Uber's CEO said a move to grab power from Travis Kalanick means the board is no longer fighting over control

  • Uber chief executive Dara Khosrowshahi said the company’s board is no longer fighting for control after he proposed a new structure last October.
  • His proposals curtailed former CEO Travis Kalanick’s voting power.
  • He said fixing Uber’s governance was his first job as CEO, and that he then moved onto company culture and strategy.
  • Khosrowshahi commented that Uber would one day be profitable – just as the news broke that the company had turned a $US2.5 billion profit.

Uber’s divided board is divided no longer, according to chief executive Dara Khosrowshahi.

Speaking at the VivaTech event in Paris on Thursday afternoon, Khosrowshahi said one of his first actions when taking on the role of CEO was to fix the company’s governance issues.

Khosrowshahi became chief executive in August 2017, replacing ousted CEO and cofounder Travis Kalanick and taking the helm at an extremely troubled time for the company. Uber was under major fire for its treatment of drivers, its cavalier attitude to regulation, and its internal culture. Earlier that year, leaked video showed Kalanick getting into a heated argument with an Uber driver over wages.

To cap it all off, there was a lot of boardroom drama, with a bitter legal feud breaking out between one of Uber’s investors, Benchmark, and Travis Kalanick. Another investor, Shervin Pishevar, waded into the fight. Even after Kalanick was replaced, he tried to maintain control of the company by appointing his own board members.

“When I first came in, the board was very divided in terms of control of the business and where the business was going,” said Khosrowshahi. “We enacted governance reforms that included changing the voting strategy, getting rid of high vote shares etcetera so the board could be united.”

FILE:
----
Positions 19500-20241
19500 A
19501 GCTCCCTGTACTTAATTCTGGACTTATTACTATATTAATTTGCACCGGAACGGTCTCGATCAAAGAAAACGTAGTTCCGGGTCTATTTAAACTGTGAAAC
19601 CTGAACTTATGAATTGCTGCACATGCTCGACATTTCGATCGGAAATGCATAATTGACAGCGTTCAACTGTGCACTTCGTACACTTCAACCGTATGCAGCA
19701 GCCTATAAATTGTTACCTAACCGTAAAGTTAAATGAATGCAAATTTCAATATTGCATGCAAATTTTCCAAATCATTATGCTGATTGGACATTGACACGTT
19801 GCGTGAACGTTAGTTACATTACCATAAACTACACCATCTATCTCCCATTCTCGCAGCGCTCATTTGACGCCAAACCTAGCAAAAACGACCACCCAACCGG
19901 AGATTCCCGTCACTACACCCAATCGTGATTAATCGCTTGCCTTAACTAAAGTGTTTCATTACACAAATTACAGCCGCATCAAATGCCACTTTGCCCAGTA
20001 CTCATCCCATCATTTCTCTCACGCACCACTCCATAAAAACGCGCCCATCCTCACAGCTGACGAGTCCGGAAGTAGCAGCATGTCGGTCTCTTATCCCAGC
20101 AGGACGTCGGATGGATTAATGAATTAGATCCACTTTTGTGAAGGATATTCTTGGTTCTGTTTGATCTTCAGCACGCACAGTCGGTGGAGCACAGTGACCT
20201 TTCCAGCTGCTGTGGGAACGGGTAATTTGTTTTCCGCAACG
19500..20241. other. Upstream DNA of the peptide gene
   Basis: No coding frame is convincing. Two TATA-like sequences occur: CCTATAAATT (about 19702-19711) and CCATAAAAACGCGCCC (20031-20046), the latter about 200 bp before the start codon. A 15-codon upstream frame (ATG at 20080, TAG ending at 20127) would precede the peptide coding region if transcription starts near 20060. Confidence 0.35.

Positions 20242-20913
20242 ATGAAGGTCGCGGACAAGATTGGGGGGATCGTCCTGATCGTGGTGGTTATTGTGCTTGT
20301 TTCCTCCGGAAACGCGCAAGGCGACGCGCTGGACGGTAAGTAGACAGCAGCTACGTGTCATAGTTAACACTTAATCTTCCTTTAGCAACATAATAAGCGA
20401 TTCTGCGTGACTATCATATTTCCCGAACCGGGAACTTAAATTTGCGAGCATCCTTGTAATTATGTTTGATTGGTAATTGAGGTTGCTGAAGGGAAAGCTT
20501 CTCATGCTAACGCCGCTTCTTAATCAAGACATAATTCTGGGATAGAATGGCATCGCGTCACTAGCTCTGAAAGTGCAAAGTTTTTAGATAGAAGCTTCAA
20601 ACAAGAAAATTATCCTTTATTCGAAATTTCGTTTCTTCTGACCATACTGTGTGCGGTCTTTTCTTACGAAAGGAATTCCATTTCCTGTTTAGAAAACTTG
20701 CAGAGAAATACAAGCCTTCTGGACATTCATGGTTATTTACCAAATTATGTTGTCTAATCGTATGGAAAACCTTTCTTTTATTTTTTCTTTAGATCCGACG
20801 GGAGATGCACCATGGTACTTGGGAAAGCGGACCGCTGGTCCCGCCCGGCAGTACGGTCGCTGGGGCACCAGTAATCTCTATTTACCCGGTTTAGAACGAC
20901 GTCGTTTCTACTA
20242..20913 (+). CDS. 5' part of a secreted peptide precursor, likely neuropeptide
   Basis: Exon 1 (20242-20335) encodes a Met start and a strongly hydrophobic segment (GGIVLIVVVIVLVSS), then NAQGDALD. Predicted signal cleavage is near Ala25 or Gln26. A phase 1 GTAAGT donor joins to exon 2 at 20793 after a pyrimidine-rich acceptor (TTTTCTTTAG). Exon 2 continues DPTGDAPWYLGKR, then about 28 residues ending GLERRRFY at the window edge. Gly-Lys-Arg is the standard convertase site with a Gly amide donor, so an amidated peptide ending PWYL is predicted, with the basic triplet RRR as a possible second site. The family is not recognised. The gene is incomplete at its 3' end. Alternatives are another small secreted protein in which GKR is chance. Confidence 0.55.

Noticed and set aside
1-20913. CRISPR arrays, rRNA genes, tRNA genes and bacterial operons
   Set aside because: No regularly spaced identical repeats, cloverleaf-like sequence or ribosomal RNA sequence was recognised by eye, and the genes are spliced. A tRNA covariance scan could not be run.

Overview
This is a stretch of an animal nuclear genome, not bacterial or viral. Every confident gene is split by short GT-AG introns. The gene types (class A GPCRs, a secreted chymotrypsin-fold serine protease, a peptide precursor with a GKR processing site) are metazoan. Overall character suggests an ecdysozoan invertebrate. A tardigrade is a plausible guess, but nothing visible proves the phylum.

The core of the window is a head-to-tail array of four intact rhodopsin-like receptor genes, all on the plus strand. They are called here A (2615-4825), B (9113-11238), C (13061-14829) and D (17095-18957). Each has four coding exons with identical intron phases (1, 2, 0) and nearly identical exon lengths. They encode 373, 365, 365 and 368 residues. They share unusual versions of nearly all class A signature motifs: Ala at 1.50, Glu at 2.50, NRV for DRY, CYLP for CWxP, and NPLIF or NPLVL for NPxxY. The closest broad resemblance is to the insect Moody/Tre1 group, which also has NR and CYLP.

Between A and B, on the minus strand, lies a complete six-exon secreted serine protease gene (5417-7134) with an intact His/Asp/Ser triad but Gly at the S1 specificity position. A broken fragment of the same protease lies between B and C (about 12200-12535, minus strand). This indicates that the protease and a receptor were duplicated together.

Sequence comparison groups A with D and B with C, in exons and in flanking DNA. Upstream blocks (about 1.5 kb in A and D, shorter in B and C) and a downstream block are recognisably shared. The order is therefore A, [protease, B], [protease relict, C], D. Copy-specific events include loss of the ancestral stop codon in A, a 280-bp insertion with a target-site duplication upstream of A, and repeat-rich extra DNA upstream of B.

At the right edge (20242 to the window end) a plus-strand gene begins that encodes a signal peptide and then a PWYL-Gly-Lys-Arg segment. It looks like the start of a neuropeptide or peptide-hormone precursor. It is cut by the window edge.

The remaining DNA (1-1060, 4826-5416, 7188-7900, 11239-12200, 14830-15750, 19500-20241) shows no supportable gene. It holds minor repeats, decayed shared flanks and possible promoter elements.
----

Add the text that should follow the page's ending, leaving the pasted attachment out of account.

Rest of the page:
In October, two months into Khosrowshahi’s tenure, the board voted on changes that would reduce the clout of certain board members, particularly Kalanick.

“Now the board isn’t thinking, ‘Who is in control?’, it’s ‘How can we move Uber forward?'” he said.

Khosrowshahi said fixing Uber’s governance was his first task, retooling the firm’s culture was his second, and coming up with the firm’s strategy was third.

He said the management team crowdsourced Uber’s new values from its employees to inform its new slogan: “We do the right thing. Period.”

On strategy, he said the company thought about much more than cars. Earlier on Thursday, Uber announced it would open a research hub for flying taxis in Paris.

“It’s no longer just about cars, we are about urban mobility and however you get around in a city,” he said. “That includes cars, [carpooling service] UberPOOL, bikes now and, yes, also it’s going to include flying cars we hope.”

Khosrowshahi also touched on Uber’s profitability, something that has eluded the company, apparently until now.

Recode reported that the firm turned a $US2.5 billion profit, mostly thanks to the merger of its Russian and Southeast Asian businesses with local competitors. Without that, it would have still posted a loss.

“Of course Uber will be profitable, one day!” Khosrowshahi concluded at VivaTech. “It’d better be.”

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